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Dr. Barry Clayton

Over the centuries the reputation of Njinga has been very mixed. Sade said she was the cruelist of women. Others said she was a noble lady. In Portugal in the twentieth-century she was typecast as a savage. Today, in Angola, the successor state to Ndongo, she is celebrated as an anti-imperialist freedom fighter. Heywood's biography is an attempt to give a balanced picture of a very fascinating woman.

Njinga died 350 years ago. During her life she challenged religious, gender and nationhood boundaries with immense courage. She never flinched from resisting Portuguese imperialism, yet in the end she betrayed her culture and subjects in order to survive.

Born into the Royal dynasty in 1582, she entered a world where the Portuguese had arrived some 20 years before. Relations between the native Mbundu and the Portuguese were deteriorating as a result of the latter seeking slaves to work in their Brazilian plantations. Heywood gives us a fascinating and detailed account of local practices such as polygamy, and politics. The latter was riddled with poisonings and murder. Njinga murdered a rival's young son and threw his body into the river.

In 1622, she had been sent to Luanda to negotiate a peace treaty with the Portuguese governor. She agreed to be baptised and be given the Christian name Ana but she refused to send an annual tribute of slaves to Luanda. In 1624, she rose to power ...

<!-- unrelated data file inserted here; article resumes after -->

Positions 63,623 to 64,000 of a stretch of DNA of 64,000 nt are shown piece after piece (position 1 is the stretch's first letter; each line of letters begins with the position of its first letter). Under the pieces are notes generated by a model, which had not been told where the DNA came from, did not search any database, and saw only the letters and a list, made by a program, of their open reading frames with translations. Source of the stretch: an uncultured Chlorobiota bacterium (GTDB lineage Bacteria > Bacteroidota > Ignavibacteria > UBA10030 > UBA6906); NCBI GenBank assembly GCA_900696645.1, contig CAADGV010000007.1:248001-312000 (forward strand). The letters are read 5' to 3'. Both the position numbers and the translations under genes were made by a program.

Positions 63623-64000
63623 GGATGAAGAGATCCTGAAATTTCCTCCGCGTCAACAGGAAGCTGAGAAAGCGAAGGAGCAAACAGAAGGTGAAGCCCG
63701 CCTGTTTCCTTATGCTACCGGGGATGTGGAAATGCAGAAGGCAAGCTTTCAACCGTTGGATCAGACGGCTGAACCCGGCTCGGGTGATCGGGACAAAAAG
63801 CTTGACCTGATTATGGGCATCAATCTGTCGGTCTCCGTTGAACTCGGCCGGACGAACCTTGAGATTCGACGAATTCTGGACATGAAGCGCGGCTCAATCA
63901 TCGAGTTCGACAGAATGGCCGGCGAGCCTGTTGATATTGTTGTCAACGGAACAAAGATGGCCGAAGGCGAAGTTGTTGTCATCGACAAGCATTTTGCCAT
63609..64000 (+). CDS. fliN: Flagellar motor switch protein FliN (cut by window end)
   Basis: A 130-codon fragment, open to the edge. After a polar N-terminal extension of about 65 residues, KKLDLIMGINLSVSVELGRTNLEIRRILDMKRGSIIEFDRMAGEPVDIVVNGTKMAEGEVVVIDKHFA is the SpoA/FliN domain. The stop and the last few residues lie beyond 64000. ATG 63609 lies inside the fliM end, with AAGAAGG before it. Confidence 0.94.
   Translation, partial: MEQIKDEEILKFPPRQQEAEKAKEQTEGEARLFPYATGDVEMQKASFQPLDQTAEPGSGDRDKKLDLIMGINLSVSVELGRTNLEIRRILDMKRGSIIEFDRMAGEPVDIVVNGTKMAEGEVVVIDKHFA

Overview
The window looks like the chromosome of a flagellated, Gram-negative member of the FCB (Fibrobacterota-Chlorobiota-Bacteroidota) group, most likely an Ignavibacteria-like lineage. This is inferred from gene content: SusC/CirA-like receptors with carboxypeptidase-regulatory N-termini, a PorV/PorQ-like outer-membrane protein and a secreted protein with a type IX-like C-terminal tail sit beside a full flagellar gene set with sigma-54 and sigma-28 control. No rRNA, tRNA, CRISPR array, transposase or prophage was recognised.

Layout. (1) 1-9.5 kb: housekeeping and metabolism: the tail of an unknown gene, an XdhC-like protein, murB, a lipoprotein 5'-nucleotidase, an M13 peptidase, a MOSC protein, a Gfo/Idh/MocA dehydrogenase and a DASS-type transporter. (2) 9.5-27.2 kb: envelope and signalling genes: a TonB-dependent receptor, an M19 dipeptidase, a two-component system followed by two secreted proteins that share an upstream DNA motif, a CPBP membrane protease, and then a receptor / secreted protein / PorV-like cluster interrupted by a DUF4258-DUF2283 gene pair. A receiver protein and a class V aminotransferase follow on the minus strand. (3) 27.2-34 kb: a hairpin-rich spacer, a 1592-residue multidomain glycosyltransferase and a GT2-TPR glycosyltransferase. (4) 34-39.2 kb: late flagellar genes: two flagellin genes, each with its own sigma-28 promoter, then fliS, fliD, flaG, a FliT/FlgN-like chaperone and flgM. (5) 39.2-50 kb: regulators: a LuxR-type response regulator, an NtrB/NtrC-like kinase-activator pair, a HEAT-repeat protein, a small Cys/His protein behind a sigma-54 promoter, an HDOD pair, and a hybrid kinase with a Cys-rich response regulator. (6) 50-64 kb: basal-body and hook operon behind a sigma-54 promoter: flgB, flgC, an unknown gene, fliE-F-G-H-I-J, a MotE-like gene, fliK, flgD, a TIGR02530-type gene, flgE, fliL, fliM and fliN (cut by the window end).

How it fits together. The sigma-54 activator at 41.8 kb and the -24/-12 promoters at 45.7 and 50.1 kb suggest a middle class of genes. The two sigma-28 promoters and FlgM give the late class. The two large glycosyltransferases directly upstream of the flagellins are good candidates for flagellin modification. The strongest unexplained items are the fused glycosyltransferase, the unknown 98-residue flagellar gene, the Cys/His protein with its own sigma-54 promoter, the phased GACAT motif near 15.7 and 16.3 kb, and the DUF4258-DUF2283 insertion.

Over the centuries the reputation of Njinga has been very mixed. Sade said she was the cruelist of women. Others said she was a noble lady. In Portugal in the twentieth-century she was typecast as a savage. Today, in Angola, the successor state to Ndongo, she is celebrated as an anti-imperialist freedom fighter. Heywood’s biography is an attempt to give a balanced picture of a very fascinating woman.

Njinga died 350 years ago. During her life she challenged religious, gender and nationhood boundaries with immense courage. She never flinched from resisting Portuguese imperialism, yet in the end she betrayed her culture and subjects in order to survive.

Born into the Royal dynasty in 1582, she entered a world where the Portuguese had arrived some 20 years before. Relations between the native Mbundu and the Portuguese were deteriorating as a result of the latter seeking slaves to work in their Brazilian plantations. Heywood gives us a fascinating and detailed account of local practices such as polygamy, and politics. The latter was riddled with poisonings and murder. Njinga murdered a rival’s young son and threw his body into the river.

In 1622, she had been sent to Luanda to negotiate a peace treaty with the Portuguese governor. She agreed to be baptised and be given the Christian name Ana but she refused to send an annual tribute of slaves to Luanda. In 1624, she rose to power and reigned for 39 years. Shortly after becoming monarch she started to encourage slaves to rebel. This led to war two years later. By 1629 things were going so badly she agreed to become the wife of the leader of a band of warriors.

Over the next ten years she began to act like a man, leading her forces into battle on several occasions. She adopted the title of King. In 1631 her forces conquered Maramba a nearby Kingdom and this was used as a base for guerrilla operations. Heywood explains how this eventually took on global dimensions. In 1641, she forged an alliance with the Dutch who occupied Luanda. Her sister was murdered, and in 1648 the Dutch were expelled. This led to her seeking peace with the Portuguese.

The peace negotiations are described in detail. In 1556 she renounced Mbundu customs and readopted Christianity. In return she was recognised as Queen of Ndongo. Her marriage was sealed in a Christian ceremony and letters were exchanged with Pope Alexander VIII. Human sacrifice was banned and local religious icons were destroyed.

This is a very remarkable book and story. It is one of the most stimulating biographies I have read.

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